Ayumu the chimp is called "the world's greatest animal mind." The primate can solve a complex memory test faster than you can blink, really.
In just 60 milliseconds, the 11-year-old can remember the location and order of a set of numbers.
Watch the chimp below:
"In this case, that information is the position of Arabic numerals on a touch-sensitive screen. Ayumu is shown the numbers 1—9 on the computer screen, and given just a fraction of a second to commit their randomized location to memory. Once that fraction of a second is up, the numbers are covered with white squares, at which point Ayumu must select them in numerical order."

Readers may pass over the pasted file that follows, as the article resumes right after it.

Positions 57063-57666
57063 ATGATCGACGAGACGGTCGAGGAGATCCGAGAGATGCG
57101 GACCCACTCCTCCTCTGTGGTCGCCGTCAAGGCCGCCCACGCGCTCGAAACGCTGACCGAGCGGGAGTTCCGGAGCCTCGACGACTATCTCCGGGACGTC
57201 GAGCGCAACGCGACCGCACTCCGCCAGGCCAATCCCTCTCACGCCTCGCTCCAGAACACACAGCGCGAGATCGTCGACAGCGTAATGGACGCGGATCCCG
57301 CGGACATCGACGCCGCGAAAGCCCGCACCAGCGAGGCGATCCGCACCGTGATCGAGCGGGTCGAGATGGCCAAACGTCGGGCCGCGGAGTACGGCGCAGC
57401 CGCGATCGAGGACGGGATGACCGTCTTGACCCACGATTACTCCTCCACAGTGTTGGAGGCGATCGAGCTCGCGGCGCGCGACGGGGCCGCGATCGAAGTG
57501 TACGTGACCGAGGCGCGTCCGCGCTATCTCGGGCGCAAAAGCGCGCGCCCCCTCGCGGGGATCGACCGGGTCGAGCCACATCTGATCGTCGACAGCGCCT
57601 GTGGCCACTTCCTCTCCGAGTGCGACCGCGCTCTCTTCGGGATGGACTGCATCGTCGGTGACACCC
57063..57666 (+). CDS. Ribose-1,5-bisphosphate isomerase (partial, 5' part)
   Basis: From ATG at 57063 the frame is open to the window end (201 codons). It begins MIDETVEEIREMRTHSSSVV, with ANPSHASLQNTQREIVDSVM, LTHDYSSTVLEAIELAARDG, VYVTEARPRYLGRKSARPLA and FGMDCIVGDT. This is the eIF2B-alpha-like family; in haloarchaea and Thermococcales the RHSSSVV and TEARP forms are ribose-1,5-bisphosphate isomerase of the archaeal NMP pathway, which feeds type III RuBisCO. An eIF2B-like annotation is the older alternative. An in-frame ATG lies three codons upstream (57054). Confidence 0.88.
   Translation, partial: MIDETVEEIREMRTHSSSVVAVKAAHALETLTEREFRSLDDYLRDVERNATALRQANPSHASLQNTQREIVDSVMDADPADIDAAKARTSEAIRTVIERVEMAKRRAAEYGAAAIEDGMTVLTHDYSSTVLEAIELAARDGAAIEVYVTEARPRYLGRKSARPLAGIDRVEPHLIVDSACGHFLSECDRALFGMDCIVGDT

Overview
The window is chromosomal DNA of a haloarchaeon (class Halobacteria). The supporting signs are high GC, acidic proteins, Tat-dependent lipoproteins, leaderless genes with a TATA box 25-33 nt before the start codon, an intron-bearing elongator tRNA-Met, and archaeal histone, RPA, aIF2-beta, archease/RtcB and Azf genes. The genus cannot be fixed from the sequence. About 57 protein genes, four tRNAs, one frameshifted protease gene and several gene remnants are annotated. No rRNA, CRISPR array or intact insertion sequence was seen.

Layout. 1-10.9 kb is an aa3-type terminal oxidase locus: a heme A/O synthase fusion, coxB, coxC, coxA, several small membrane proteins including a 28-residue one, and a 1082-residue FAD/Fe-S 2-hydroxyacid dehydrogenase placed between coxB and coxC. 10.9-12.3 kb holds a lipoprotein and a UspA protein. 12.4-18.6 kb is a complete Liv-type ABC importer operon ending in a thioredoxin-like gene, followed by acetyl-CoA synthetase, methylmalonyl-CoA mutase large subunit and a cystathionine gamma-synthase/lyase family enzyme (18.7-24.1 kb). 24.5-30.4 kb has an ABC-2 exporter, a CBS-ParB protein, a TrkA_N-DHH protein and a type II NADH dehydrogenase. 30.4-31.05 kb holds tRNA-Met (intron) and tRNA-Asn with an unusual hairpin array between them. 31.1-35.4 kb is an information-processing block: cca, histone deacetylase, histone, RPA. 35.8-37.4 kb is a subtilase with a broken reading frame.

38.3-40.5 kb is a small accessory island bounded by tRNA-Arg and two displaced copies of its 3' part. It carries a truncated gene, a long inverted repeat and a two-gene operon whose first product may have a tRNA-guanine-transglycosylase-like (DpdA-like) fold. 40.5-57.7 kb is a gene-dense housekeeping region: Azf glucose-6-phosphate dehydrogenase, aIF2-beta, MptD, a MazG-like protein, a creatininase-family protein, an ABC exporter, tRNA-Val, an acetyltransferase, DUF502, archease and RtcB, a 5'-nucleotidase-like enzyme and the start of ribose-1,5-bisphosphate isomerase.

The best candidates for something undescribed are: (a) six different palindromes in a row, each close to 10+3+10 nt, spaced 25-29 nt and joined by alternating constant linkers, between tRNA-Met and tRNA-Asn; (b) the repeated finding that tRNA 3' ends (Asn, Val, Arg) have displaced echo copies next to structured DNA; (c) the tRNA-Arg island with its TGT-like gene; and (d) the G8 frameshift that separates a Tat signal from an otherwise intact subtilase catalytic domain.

How does he do it? There are two theories.
The first theory says that Ayumu is able to commit a complete picture of an intricate scale or pattern to memory, something called "eidetic imagery."
The second theory suggests the chimp is subitizing, which means he can "look at a small number of items and automatically know how many of each are present," Buzzfeed explains.
Ayumu lives and trains at the Primate Research Institute at Kyoto University. He's the son of super-smart chimpanzee Ai, "whose intelligence has been studied for over 30 years by Professor Tetsuro Matsuzawa," the BBC reports.